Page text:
The report also mentions energy-rich developing nations such as Nigeria and Iraq, whose national balance sheets are already under siege and may see oil-and-gas income drop 80% this year.
“Investors want Covid-19 economic recovery plans that deliver a cleaner and greener future. The IEA has shown this is not only desirable, but economically astute and essential in addressing the climate crisis,” says Stephanie Pfeifer, CEO of the Institutional Investor Group on Climate Change. “It’s vital governments pursue a sustainable recovery. The IEA’s grand coalition provides an important opportunity to ensure this happens and investors are fully committed to playing their part in this process.”
Not everyone was full of praise, however. “The IEA assumes very high levels of public and private spending in developing countries,” says Brian O’Callaghan, a climate researcher at the University of Oxford. “Their numbers are completely unrealistic without significant external support.”
While global CO₂ emissions from energy plateaued in the mid-2010s, they began to grow again in 2018 and 2019. Even the slowdown wasn’t enough to bring the world in line with international climate goals. In September, the UN Environment Programme suggested that climate pollution must fall by 7.6% each year through 2030 if the world is to maintain a chance of limiting global warming to 1.5° C.
The economic pain inflicted this year by Covid-19 may cause an emissions drop of as much as 8%. That itself won’t affect climate change in the long run. To reduce emissions permanently, the world must accelerate the transformation of energy-related industries.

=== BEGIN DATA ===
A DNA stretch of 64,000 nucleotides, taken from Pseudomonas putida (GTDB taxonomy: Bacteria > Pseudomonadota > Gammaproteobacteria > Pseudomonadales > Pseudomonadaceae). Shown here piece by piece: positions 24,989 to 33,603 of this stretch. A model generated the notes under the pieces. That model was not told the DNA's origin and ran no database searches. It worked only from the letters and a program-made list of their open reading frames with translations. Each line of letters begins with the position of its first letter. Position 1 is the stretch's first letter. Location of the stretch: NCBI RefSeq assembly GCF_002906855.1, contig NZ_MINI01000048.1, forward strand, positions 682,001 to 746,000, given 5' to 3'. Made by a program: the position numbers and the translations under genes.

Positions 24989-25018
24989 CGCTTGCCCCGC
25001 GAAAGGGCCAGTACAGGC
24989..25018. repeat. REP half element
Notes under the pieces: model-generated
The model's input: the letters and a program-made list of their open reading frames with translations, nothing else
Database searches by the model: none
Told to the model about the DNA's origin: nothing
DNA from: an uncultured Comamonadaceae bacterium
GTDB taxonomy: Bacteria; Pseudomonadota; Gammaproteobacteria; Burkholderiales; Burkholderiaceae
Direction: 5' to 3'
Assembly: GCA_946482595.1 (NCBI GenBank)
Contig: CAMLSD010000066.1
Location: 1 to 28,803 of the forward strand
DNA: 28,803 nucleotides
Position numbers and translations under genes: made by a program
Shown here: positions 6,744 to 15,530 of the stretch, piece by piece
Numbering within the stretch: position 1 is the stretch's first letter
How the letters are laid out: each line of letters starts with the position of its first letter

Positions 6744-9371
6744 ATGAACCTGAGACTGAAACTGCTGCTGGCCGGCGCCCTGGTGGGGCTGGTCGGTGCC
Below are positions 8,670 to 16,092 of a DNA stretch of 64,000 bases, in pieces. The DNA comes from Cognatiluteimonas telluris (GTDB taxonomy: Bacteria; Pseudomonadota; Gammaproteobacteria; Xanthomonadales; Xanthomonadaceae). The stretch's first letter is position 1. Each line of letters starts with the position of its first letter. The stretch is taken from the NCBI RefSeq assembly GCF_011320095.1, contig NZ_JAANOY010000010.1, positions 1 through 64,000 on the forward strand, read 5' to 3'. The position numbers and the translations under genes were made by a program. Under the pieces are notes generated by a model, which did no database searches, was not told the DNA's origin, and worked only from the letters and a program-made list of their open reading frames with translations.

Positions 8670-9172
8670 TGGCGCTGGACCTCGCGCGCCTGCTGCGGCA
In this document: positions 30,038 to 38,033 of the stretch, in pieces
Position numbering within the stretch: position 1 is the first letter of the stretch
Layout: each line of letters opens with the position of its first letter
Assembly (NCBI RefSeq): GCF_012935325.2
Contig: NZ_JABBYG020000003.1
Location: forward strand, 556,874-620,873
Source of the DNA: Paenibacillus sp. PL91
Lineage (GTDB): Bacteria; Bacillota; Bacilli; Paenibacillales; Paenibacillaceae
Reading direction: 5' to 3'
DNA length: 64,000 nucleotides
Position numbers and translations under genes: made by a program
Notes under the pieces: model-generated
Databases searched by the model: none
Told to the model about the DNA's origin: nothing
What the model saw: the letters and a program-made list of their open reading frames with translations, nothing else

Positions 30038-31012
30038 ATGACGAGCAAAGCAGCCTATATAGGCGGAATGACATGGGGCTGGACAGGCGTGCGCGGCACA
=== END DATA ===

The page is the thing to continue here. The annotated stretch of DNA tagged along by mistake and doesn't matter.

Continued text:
IEA’s Executive Director Fatih Birol points to the 2008 financial crisis as an example of what happens if emissions reductions due to economic pain aren’t converted into systemic change. CO₂ emissions fell 400 million metric tons in 2009 then leaped by 1.7 billion metric tons in 2010. The climate can’t afford to repeat, much less exceed that, he says.
“This was the highest increase in the history of global emissions,” Birol says. “Let's first avoid the rebound.”
The report’s three-part focus on growth, jobs, and sustainability is particularly clear in detailed case studies of how emerging economies can benefit from particular reforms. India, the report says, has installed 500,000 electric irrigation pumps since 2010. The pumps, which can be powered by the sun, help make farming more efficient. Every 10% increase in crop yields would cut poverty by 7% in Africa and 5% in Asia.
The report further positions the IEA, founded by rich nations in 1974 in the wake of the first oil shock, as a bridge between debates about climate change and the future of energy.
“One thing is clear for me: The problem is not the energy,” Birol says. “The problem is the emissions. We need energy—energy is a good thing. But we have to reduce emissions.”